Valuations are based upon industry standard practices as outlined below, as well as utilizing any previous valuations on either the domain itself or the portfolio (if available). The following factors are all critical to the valuation:
- Top-Level Domain (TLD) – Is the domain(s) TLDs?
- Popularity and Traffic – Is the domain(s) popular and/or does it have high traffic?
- Brandability – Is the domain(s), individually and/or collectively, contain all the elements for successful branding?
- Spelling – Is the domain(s) correctly spelled?
- Length – Is the domain(s), length short or easy-to-remember, in accordance with industry standards?
- Comps – Just like an appraisal of a property in real estate, the domain(s) in Cyberestate, need comparable for proper valuations. Domain names that have been sold previously that are similar to the domain(s) being appraised, need to be compared to both public and private sales, as well as public auctions on sites such as SEDO & GoDaddy Auctions as the industry standard for such info.
- Keywords – Does the domain(s) contain keywords that foster positive cost-per-click results?
- History and backlink profile – Does the domain(s) have a CLEAR URL history?
- Number of search results – Does the domain(s) have repeated monthly searches?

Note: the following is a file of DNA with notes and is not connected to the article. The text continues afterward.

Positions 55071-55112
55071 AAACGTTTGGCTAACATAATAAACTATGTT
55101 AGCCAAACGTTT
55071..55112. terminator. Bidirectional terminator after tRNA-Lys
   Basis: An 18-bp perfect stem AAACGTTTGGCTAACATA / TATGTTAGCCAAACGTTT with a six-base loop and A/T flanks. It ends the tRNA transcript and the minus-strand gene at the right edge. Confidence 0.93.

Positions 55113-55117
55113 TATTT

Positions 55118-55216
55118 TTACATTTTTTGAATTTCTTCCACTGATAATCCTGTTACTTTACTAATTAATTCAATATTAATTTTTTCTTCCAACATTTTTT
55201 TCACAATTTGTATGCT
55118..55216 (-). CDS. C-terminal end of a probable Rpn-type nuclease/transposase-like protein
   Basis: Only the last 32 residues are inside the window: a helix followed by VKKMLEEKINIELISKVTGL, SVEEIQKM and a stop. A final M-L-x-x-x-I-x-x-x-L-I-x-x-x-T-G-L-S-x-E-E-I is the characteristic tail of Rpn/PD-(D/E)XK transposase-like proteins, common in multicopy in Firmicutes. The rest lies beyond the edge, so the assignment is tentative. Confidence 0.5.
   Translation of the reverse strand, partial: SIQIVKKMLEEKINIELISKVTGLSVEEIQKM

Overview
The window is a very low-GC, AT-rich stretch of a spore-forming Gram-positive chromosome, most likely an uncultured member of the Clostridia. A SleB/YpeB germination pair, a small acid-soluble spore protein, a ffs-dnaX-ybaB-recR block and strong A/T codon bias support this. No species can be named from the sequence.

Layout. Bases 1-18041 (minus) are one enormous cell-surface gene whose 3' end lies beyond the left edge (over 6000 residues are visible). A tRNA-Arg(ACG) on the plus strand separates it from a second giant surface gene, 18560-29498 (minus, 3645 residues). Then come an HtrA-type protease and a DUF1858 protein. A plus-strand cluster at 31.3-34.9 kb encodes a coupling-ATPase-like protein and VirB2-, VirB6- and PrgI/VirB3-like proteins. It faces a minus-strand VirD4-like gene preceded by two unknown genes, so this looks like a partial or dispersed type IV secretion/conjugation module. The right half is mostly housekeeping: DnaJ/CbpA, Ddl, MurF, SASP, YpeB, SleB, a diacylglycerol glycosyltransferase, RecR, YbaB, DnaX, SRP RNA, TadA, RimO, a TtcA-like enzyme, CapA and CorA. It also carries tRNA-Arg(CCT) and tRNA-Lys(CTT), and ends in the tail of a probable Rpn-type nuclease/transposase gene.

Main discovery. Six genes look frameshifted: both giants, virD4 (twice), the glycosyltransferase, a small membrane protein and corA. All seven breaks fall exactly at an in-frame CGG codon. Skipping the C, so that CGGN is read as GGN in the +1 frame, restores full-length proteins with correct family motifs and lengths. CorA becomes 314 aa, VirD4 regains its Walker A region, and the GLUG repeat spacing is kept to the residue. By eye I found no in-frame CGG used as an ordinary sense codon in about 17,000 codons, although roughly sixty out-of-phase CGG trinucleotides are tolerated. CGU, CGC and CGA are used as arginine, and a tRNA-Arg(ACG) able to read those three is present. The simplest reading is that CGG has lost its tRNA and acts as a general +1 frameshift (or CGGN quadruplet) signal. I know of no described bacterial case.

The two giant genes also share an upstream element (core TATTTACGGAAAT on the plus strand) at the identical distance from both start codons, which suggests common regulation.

- Generic and brand appeal – Is the domain(s) easy to remember and will it continue to hold value?
- Marketability – Does the domain(s) have certain marketability from one or more channels?
- Market Trends – Does the domain(s) conform to current or future market trends?
Additionally, the domain name valuation process should cross-reference all criteria into the anatomy and history of the URLs, and then further be determined by the specific type of valuation as described below.
Retail Pricing – Domain names that are offered by domainers, to end-users. These buyers are typically the ones that benefit the most from owning the digital real estate. They have a clear use, and understanding for the URL, and have conducted due-diligence and effective research on the opportunity.
Domain names that are being unloaded by an owner, bankruptcy, or court-filing. They are typically sold in a lot—or as a portfolio. Most of the liquid inventory is sold by private companies or independent domain brokers. Liquid pricing is usually 20-30 percent of the total retail price. There are very few opportunities in the marketplace around the liquid pricing structure.
Domain names that are offered by domainers, typically looking to turn-over inventory. Most investor-priced domains could be acquired via Auction or directly between domainers in the space. Sometimes, domainers trade with other investors or become partners on certain domain names with other like-minded domainers. Investor pricing is usually 40-60 percent of retail.